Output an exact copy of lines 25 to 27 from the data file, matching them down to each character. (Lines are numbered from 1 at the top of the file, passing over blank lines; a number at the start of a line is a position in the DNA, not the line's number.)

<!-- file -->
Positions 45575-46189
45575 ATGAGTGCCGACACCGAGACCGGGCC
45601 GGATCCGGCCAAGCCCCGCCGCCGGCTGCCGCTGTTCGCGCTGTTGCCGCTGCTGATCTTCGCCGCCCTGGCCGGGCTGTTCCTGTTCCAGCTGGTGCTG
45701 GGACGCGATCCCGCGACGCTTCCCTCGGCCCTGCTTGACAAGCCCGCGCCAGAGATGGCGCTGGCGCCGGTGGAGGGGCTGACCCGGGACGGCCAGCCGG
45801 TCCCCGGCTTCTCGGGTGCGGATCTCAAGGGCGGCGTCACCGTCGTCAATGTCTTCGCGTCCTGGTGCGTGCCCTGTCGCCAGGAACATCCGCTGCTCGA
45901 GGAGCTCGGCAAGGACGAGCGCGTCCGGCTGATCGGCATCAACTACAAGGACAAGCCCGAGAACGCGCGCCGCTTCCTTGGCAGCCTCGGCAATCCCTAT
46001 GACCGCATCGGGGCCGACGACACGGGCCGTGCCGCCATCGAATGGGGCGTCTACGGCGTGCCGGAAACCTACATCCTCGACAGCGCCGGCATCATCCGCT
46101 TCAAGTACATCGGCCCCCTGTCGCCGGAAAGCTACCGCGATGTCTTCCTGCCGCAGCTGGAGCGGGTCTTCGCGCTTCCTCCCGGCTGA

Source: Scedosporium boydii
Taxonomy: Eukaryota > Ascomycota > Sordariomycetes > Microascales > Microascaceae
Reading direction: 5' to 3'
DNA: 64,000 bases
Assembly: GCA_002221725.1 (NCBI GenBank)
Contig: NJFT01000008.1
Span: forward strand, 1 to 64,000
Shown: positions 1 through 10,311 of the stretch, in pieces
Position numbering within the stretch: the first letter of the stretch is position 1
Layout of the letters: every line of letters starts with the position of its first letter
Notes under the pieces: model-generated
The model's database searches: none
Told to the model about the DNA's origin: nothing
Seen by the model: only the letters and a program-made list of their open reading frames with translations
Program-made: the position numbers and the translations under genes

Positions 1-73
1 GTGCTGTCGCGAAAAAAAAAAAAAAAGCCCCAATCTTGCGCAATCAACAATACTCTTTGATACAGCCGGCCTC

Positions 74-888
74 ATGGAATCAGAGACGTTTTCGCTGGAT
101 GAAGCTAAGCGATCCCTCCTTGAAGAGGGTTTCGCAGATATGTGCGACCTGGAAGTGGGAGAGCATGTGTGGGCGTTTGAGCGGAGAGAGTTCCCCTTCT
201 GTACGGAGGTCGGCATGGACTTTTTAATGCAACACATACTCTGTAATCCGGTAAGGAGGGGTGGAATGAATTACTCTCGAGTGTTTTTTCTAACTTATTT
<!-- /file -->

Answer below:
1 GTGCTGTCGCGAAAAAAAAAAAAAAAGCCCCAATCTTGCGCAATCAACAATACTCTTTGATACAGCCGGCCTC

Positions 74-888
74 ATGGAATCAGAGACGTTTTCGCTGGAT